historical surgical techniques, endoscopic surgery exploits
smaller tools that are manipulated from outside the patient.
Since the surgeon's hands aren't inside the patient, you
don't need a large opening into the body. A small tube
that is "snaked" into place delivers the tiny surgical
tools to the site of the surgery. But this type of surgery
provides some real challenges in orientation. Much like
sailors using a tiller to steer a sailboat, a surgeon
must learn how to manipulate these devices within the
body cavity "backwards," and therefore in an unfamiliar
way. As you saw in the segment "Robot
Heart Surgeon" , some recent improvements in
this technology now offer surgeons the richness of three-dimensional
views, along with images that help maintain the right/left
orientation of the subject.
This activity page will offer:
lab experience during which students construct a basic electric
circuit and use it to explore dexterity skills
chance to construct and operate a tool that extends a person's
grasping ability and to model endoscopic surgery
opportunity to design and create an improved remote tool
Bell or light circuit (light, wire, cell (a.k.a. battery),
and cell holder)
wire (insulation removed from ends)
1- Constructing The Challenge
Work with a partner. Assemble a circuit using copper insulated
wire, a lamp or bell, battery holder and appropriate cell.
Test the circuit to make sure that all components are functional.
Once this basic circuit has been tested, it's ready to be
used in creating an "operation" game.
Soften a small lump of clay. Use your fingers to shape a
well that is slightly larger than a metal paper clip. This
depression should be about 1 centimeter deep and be just
large enough to accept a paperclip.
Line the walls of this depression with a strip of aluminum
foil. The floor of the depression should remain free of
one of the circuit wires. Attach this exposed lead to the
aluminum foil. Use the other wire to connect the open part
of the circuit to metal tweezers as shown in the diagram
your circuit by touching the tweezers to the foil. The light/bell
Position the clip in the center of the depression. Make
sure that it does not touch any foil.
your partner to remove the paper clip without touching the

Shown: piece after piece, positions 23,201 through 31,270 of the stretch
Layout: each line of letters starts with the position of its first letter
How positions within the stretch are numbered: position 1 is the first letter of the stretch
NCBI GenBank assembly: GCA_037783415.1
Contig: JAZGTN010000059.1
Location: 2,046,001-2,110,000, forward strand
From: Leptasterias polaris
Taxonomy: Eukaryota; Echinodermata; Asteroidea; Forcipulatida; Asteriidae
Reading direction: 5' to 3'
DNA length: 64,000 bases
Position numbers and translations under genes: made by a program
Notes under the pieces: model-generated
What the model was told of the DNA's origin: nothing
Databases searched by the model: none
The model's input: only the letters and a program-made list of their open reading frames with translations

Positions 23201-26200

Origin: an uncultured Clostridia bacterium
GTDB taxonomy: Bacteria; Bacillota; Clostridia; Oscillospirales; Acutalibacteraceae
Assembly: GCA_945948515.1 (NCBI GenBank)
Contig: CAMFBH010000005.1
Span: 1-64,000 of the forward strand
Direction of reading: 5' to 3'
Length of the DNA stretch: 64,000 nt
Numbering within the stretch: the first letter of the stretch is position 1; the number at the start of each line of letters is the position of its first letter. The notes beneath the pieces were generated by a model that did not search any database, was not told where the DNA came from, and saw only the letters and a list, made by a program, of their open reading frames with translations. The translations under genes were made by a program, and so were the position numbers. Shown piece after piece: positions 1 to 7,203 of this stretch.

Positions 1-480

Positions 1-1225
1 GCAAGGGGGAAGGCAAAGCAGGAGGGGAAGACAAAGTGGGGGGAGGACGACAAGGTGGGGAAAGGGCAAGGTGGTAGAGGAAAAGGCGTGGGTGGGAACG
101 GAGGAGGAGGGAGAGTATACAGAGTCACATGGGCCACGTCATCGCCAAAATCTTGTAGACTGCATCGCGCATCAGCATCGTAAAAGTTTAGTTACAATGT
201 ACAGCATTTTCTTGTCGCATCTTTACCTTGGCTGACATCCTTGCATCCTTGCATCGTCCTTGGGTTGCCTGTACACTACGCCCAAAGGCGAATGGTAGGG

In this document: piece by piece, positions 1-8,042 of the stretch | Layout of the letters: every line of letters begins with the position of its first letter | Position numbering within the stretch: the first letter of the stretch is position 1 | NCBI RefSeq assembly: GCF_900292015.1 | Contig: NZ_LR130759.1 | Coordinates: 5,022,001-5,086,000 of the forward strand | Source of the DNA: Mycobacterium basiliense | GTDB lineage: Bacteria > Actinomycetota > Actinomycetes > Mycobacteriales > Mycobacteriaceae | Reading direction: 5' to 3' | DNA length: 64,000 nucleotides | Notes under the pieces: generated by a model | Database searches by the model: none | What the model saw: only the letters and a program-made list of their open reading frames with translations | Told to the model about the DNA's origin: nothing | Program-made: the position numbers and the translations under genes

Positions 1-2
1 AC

sides of the cavity. Once each of you has perfected the
technique, move on to the endoscopic challenge.
2 - Building A Remote Manipulator
with a partner. Cut out four strips of heavy stock paper.
Each strip should be about 15 centimeters long and 2 centimeters
Use a hole punch to place two holes in each strip. One hole
should be positioned in the center of the strip. The other
hole should be positioned about 2 cm from the edge as shown
here in the diagram.
Assemble the expandable arm as shown here. Use brass fasteners
to secure the joints at which movement occurs.
two paper clips. Attach one clip to each of the two ends
of the manipulator. Use tape to secure the clips. Open and
close the arm. Place a small bend in each clip so the tips
of these metal extensions meet when the arm is extended.
Detach the tweezers from the bell circuit. Attach this free
wire to either of the two paper clips. Test the bell circuit
by touching the "hot clip" to the aluminum foil wall. If
the bell does not sound, recheck the connections.
3- The Challenges Of Endoscopic Surgery
a 7-centimeter diameter hole in the center of a sheet of
this sheet into a lump of clay and position it upright in
front of the operating stage as shown below.
the "surgeon" to remove the clip without sounding the bell.
Although the tool must be manipulated through the hole,
the surgeon is allowed any view to observe the action of
the tool, such as over the top or around the sides of the
you have finished your endoscopic challenge, exchange roles
with your partner so that you each have the opportunity
to experience this model of remote surgery.
and contrast this classroom experience with endoscopic surgery.
How is it similar? How is it different? How might you better
model the surgeons limited view of the operation? Can you
design a more realistic surgery using other materials?
A Better Manipulator
you improve the design of this manipulator? If so, how? What
changes would increase the dexterity of the grabber? Make
a sketch of your improved device. With you instructor's approval
build your endoscopic tool. Test your tool against devices
created by classmates.
See various manipulator tools that perform endoscopic surgery.
University School of Medicine Heart Book
An incredibly rich and extensive site from Yale University
on all aspects of the heart and heart disease. of risk factors
associated with heart disease.
activities in this guide were contributed by Michael DiSpezio,
a Massachusetts-based science writer and author of "Critical
Thinking Puzzles" and "Awesome Experiments in Light & Sound"
(Sterling Publishing Co., NY).
Advisors for this guide
Corrine Lowen, Science Department, Wayland Public Schools,
Suzanne Panico, Science Department, Fenway High School, Boston,